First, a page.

To say Sunday’s field hockey game between Michigan and Northwestern had humble origins would be an understatement.
Passes skidded across the Evanston turf, still wet from two days of rain, and past the outstretched sticks of their targets. Possession deep in enemy territory was incredibly rare. Shots on goal were nonexistent.
But when the dust cleared, after 60 minutes of regulation and 20 of sudden-death overtime, followed by a penalty shootout that extended into sudden death, No. 7 Northwestern (10-2 overall, 3-0 Big Ten) edged out No. 9 Michigan (6-3, 1-1), 1-0 on Sunday.
After the dreary defensive gridlock that was the first quarter, the game began to open up for both squads. Buoyed by a group of forwards with elite stick technique and ball security, as well as legs that refused to turn into jelly, the Wildcats became dangerous in transition at a moment’s notice. The coast to coast capabilities of Northwestern forward Bente Baekers, among others, meant that the Wolverines’ back three had their work cut out for them.
That’s not to say Michigan didn’t do its own damage on offense. The Wolverines worked as a unit to gain an edge in time of possession and spent significant portions of the game with numbers in Wildcat territory.
Michigan coach Marcia Pankratz thought the team’s success stemmed from “(focusing) on basics to keep possession and making good decisions around the ball.”
As regulation expired and teams shrunk from eleven to seven players, per the rules of overtime, common sense would have it that Northwestern and its talented group of attackers would have an advantage.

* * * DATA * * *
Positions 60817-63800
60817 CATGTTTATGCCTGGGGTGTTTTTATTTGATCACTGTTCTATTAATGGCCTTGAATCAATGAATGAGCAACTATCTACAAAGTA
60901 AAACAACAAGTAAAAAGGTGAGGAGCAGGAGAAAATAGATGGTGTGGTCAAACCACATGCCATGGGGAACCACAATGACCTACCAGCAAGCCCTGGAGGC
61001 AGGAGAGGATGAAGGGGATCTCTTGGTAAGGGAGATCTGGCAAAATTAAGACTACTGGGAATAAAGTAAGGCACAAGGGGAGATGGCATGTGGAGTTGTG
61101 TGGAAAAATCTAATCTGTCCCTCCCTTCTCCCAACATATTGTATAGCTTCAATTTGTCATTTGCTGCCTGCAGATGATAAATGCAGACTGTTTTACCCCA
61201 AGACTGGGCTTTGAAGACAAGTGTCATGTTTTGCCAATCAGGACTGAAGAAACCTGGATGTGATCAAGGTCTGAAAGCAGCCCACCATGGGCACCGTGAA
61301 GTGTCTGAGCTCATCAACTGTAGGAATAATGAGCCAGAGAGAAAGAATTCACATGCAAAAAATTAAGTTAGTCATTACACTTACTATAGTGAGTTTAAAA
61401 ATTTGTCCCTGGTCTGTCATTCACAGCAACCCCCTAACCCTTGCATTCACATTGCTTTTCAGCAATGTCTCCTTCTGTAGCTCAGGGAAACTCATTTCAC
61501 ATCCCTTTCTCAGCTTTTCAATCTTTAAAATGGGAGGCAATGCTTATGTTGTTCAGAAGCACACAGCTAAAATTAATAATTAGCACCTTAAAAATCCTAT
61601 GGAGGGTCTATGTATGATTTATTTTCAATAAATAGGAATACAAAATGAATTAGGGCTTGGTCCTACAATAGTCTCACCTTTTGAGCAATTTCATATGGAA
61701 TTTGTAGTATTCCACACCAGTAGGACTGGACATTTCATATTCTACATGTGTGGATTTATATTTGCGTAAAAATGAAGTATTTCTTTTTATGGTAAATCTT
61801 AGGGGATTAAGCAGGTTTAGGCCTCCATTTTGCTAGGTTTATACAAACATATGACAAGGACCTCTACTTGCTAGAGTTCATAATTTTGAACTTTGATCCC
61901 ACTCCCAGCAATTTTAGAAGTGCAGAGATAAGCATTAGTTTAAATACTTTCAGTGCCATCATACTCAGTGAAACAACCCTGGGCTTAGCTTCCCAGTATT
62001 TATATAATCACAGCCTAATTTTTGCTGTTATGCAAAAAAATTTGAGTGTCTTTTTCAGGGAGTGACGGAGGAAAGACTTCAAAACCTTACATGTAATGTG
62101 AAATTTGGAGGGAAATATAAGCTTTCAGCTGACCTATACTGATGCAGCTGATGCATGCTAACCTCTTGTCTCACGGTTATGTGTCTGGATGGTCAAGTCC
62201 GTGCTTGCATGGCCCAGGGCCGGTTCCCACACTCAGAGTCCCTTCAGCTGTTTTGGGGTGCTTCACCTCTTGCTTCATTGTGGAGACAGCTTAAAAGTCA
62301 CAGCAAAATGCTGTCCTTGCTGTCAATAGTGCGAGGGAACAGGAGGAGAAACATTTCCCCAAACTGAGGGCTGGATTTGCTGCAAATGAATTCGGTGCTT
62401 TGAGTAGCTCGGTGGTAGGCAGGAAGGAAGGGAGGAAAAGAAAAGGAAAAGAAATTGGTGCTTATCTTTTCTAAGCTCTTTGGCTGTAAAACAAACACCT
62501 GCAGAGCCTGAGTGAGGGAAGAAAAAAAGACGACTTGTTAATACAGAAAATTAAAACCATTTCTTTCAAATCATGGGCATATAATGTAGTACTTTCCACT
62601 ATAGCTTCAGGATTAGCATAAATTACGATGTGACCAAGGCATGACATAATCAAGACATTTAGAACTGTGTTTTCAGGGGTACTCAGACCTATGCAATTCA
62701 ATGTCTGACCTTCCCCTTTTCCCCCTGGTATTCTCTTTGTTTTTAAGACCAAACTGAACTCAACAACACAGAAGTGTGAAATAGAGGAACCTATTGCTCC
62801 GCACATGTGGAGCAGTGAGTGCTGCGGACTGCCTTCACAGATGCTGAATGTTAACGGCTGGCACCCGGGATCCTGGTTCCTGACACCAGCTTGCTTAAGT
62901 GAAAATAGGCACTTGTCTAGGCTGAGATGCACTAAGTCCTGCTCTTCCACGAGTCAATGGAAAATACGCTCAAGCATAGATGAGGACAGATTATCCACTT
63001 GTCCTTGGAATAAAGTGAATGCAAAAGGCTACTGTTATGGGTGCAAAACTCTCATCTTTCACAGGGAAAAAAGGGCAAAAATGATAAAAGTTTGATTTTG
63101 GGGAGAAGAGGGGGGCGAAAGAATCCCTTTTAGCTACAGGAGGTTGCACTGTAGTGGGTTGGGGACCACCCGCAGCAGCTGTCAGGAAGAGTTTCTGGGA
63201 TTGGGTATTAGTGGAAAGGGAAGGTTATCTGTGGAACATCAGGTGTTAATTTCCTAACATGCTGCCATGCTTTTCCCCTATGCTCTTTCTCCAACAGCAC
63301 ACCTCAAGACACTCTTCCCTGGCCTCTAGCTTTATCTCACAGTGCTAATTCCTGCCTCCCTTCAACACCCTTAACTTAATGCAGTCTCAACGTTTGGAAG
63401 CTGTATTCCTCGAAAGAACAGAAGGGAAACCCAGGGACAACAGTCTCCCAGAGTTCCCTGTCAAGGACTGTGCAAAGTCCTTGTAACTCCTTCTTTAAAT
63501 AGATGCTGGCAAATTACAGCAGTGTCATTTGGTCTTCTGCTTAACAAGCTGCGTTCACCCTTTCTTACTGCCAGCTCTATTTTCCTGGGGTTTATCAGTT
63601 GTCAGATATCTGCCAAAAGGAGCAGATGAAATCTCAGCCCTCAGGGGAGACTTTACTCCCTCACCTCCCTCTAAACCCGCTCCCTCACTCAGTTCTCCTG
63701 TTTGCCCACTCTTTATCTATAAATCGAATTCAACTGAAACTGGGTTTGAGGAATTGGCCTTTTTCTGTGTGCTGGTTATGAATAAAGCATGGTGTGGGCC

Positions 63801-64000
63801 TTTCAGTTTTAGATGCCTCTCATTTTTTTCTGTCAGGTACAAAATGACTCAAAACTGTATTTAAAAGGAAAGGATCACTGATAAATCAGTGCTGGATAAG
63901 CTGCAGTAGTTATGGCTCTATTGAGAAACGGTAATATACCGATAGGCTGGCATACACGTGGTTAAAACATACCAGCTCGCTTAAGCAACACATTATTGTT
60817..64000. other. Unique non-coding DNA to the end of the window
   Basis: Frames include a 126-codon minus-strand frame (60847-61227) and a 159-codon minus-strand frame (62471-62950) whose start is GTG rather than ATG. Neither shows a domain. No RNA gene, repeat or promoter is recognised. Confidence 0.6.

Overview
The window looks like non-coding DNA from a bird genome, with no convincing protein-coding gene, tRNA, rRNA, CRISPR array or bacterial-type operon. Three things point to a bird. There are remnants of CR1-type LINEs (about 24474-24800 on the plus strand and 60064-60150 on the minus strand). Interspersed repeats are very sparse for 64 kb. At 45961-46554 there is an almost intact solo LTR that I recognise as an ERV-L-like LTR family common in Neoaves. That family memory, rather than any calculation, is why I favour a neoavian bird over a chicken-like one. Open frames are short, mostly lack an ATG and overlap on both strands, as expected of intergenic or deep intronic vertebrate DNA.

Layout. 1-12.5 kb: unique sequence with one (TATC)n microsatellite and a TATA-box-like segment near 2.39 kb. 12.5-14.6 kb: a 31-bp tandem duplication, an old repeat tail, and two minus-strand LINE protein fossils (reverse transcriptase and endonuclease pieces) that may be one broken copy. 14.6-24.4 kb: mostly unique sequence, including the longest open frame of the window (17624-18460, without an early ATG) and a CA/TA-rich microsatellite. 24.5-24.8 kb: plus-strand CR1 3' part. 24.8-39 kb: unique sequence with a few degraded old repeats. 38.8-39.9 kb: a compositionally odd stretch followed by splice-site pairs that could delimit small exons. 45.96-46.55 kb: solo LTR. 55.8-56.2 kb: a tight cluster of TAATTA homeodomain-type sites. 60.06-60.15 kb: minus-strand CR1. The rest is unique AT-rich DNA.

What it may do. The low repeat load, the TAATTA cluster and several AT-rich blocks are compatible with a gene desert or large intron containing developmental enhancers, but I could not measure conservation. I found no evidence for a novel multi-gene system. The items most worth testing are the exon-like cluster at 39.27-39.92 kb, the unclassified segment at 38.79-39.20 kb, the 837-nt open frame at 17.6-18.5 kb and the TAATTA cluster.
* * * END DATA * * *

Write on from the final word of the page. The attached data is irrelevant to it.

“(They) play really fast,” said senior midfielder Guadalupe Fernandez Lacort. “On defense (we tried to) get to the ball first.”
Michigan’s aggressiveness in only playing two at the back put the Wildcats on the ropes in the first overtime period. Led by senior midfielder Fay Keijer, junior midfielder Kayla Reed, and Lacort, the Wolverines tacked on four shots on target in the first golden goal session alone. Northwestern appeared to find their offensive footing in the second half of overtime, controlling possession thanks to their aforementioned ability to change fields on even the smallest of turnover opportunities.
But when overtime was over, neither unit had landed a decisive punch.
In the penalty shootout, four Wolverines and four Wildcats scored. The lone Michigan miss, originally a score by Fernandez Lacort, was wiped away because of a goalkeeper obstruction foul confirmed by video referral. With a chance to win for Northwestern on the 10th stroke of the penalty session, Wildcat Kayla Blas had the ball knocked away by sophomore goalkeeper Anna Speiker at the last moment.
Then it was onto sudden death, in which video referrals would haunt the Wolverines in a fatal way. Saar de Breij opened the scoring for Northwestern. Needing a goal to stay in the contest, Michigan sophomore Kathryn Peterson made junior Wildcat goalkeeper Florien Marcussen miss and appeared to score well within the eight allotted seconds. But when Northwestern asked for a replay review, the goal was negated after it was determined that the ball struck Peterson’s foot.
After a long sigh, Lacort talked about some positives she and the team will take away from Sunday. “I think we really had them,” she said. “We didn’t get the win, so it hurts, but I think today we got a little bit better.”